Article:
Daily Archives: February 22, 2018

Sense And Sensibility Character Review: Lucy Steele

*Warning: This post contains spoilers in regards to the narrative and characters from the novel Sense and Sensibility by Jane Austen. Read at your own risk if you have not read the book or seen any of the adaptations.

There is something to be said about a well written, human character. They leap off the page and speak to us as if they were right in front us, as flesh and blood human beings, instead of fictional creations.

In this series of weekly blog posts, I will examine character using the characters from Sense and Sensibility to explore how writers can create fully dimensional, human characters that audiences and readers can relate to.

Any writer worth their salt will tell you that conflict is one of the key components of any story, regardless of genre to or specific narrative. When written well, conflict is what keeps the reader/audience engaged. In the romance genre, conflict usually comes by way of something or someone who is keeping the would be lovers apart.

In Sense And Sensibility, that someone is Lucy Steele. The would be lovers she is keeping apart is Edward Ferrars and Elinor Dashwood. Lucy is introduced to Elinor and the audience about a third of the way into the story. Lucy is one of two sisters, who is related to the distant cousin who is leasing the Dashwoods a cottage on his property after the death of their father and husband.

Lucy has a secret and Elinor is the one she chooses to share her secret with. Lucy is secretly engaged. Her future husband is Edward Ferrars, a former pupil of her uncle. The engagement is a secret because of the status of Edward’s family. While Lucy tells Elinor of her secret engagement, only Elinor and the reader/audience is aware of the spark between Elinor and Edward.

To sum it up: In using Lucy to create a wedge between Edward and Elinor, Austen is upping the ante on the reader/audience. She is keeping them on the edge of the seat and not (at least yet anyway), answering the will they or won’t they question when it comes to Elinor and Edward. A good writer knows when and where to introduce conflict and if written properly, the conflict will keep the reader/audience going to the very end.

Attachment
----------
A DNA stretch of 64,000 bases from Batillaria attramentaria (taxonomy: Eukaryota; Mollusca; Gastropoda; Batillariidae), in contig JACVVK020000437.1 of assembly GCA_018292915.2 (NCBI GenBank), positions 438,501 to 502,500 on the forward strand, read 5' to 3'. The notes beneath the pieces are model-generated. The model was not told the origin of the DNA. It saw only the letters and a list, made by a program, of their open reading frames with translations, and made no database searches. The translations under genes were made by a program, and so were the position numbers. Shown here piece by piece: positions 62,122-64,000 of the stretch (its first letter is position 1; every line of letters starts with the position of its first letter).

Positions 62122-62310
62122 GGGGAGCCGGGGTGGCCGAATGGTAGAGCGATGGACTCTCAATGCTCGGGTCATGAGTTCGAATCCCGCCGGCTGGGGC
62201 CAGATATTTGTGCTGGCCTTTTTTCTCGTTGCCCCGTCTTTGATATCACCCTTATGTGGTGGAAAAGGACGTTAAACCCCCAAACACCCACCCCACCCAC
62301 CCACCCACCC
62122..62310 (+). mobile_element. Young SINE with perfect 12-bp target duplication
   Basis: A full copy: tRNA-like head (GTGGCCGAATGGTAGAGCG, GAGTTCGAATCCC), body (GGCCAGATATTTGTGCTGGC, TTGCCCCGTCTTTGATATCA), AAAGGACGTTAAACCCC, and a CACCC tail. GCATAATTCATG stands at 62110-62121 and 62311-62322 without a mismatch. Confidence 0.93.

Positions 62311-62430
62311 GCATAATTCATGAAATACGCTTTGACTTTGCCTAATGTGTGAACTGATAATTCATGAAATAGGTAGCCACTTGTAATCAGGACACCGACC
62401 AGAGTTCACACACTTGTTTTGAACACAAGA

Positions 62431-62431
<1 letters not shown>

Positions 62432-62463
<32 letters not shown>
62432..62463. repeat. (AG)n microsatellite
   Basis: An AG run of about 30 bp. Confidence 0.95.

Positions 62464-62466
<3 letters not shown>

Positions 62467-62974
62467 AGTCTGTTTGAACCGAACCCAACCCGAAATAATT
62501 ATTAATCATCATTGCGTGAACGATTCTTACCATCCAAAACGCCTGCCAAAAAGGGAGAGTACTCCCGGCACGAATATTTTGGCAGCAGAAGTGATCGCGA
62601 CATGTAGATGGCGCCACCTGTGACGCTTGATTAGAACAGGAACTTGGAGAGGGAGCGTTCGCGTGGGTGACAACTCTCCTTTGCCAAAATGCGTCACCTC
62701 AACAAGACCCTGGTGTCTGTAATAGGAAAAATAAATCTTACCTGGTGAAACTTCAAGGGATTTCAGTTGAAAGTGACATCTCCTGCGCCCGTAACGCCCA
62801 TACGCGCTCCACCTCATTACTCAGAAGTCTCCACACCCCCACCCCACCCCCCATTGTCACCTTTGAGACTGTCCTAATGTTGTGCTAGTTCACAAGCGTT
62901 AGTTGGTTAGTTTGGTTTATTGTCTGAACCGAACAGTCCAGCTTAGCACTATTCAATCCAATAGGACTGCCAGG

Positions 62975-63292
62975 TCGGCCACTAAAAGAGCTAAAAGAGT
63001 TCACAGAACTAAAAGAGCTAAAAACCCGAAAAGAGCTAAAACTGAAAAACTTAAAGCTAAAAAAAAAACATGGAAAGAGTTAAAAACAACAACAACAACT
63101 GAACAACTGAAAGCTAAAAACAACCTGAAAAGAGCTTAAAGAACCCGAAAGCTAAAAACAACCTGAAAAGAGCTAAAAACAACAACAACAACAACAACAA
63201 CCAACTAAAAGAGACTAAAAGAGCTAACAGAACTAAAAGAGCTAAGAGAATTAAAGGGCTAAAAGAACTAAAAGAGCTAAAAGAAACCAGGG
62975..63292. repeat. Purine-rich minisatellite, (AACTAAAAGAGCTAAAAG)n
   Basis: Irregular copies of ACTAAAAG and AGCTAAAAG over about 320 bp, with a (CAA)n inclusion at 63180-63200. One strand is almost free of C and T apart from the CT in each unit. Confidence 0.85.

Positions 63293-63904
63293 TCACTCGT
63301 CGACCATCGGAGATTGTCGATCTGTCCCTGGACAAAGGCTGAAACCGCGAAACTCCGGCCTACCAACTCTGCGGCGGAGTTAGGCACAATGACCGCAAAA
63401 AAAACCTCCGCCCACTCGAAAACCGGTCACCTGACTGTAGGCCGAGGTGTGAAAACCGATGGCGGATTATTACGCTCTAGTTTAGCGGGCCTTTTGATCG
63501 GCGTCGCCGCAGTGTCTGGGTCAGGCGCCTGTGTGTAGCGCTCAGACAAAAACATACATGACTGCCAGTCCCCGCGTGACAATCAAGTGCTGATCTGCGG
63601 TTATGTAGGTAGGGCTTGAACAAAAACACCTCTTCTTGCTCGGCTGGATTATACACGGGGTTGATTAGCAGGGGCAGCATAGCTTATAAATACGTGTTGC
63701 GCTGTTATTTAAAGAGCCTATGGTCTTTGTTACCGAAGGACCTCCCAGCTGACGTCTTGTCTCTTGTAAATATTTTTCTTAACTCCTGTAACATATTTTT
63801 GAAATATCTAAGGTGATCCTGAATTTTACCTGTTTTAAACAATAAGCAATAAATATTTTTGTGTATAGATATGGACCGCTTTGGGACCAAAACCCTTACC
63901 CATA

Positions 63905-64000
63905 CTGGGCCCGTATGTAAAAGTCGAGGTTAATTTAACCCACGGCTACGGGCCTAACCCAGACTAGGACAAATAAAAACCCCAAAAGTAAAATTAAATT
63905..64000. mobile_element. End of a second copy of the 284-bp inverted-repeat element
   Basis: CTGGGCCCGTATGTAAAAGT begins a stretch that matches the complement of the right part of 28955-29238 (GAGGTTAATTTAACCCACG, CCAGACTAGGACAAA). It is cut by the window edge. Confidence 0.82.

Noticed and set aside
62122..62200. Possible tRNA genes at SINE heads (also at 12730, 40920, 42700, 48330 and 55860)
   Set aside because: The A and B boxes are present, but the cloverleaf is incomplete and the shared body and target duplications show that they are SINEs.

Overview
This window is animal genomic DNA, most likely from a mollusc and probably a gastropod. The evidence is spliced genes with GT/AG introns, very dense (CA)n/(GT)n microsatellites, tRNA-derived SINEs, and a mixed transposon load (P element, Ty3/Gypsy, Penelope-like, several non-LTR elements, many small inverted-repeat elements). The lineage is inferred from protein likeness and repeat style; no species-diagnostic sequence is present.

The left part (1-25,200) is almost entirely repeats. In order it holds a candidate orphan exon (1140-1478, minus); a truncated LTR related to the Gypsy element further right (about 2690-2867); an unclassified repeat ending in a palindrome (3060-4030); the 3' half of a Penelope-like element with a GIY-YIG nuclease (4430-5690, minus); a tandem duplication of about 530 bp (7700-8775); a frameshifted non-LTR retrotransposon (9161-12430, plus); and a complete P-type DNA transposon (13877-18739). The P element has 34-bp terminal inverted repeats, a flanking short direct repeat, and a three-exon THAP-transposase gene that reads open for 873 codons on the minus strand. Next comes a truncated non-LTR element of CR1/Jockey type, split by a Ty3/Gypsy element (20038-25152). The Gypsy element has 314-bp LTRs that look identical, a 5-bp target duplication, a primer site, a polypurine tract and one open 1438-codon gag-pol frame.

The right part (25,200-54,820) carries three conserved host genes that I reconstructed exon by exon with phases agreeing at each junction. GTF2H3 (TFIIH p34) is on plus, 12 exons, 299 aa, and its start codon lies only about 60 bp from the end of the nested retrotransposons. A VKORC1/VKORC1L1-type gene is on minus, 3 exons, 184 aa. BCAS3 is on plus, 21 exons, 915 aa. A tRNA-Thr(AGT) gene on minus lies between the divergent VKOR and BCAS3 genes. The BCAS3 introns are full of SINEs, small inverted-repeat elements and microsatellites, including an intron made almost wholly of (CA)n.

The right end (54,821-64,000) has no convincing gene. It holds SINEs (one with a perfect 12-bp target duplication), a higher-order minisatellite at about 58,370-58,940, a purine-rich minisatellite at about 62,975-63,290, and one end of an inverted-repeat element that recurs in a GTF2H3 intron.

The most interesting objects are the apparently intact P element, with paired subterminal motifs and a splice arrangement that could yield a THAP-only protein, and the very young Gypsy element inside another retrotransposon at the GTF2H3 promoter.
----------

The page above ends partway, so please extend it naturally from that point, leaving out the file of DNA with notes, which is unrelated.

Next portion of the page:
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Filed under Books, Character Review, Jane Austen, Sense and Sensibility, Uncategorized

Throwback Thursday-Songcatcher (2000)

Sometimes in life, when we are denied opportunities via a conventional manner, we must create opportunities in an unconventional manner.

The late Shirley Chisholm summed it up best:

“If they don’t give you a seat at the table, bring a folding chair.”

In the 2000 movie, Songcatcher, Professor Lily Penleric, PhD (Janet McTeer) is denied a promotion at the school where she teaches. Feeling like she has to get away for a while, Lily visits her sister, Eleanor Penleric (Jane Adams) who runs a rural school in Appalachia. There she makes a discovery that could take her career to a new level: ancient Irish-Scottish ballads that have been handed down from parent to child over the generations. Because the community is isolated, the songs have remained untouched and unknown by the outside world.

While Lily starts to collect the songs and use them as a mean to secure the previously turned down promotion, she starts to appreciate not just the land, but the people who call the area home. She also meets Tom Bledsoe (Aidan Quinn), a local war hero and musician who challenges Lily on her reasons for wanting to share the music with the world.

This movie is one of those movies that is underappreciated from my perspective. It’s not a huge spectacle of a movie with grand special effects, but that’s ok. Sometimes I just want to watch a movie with human characters telling a human story.

I recommend it.

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Filed under Movie Review, Movies, Music, Throwback Thursday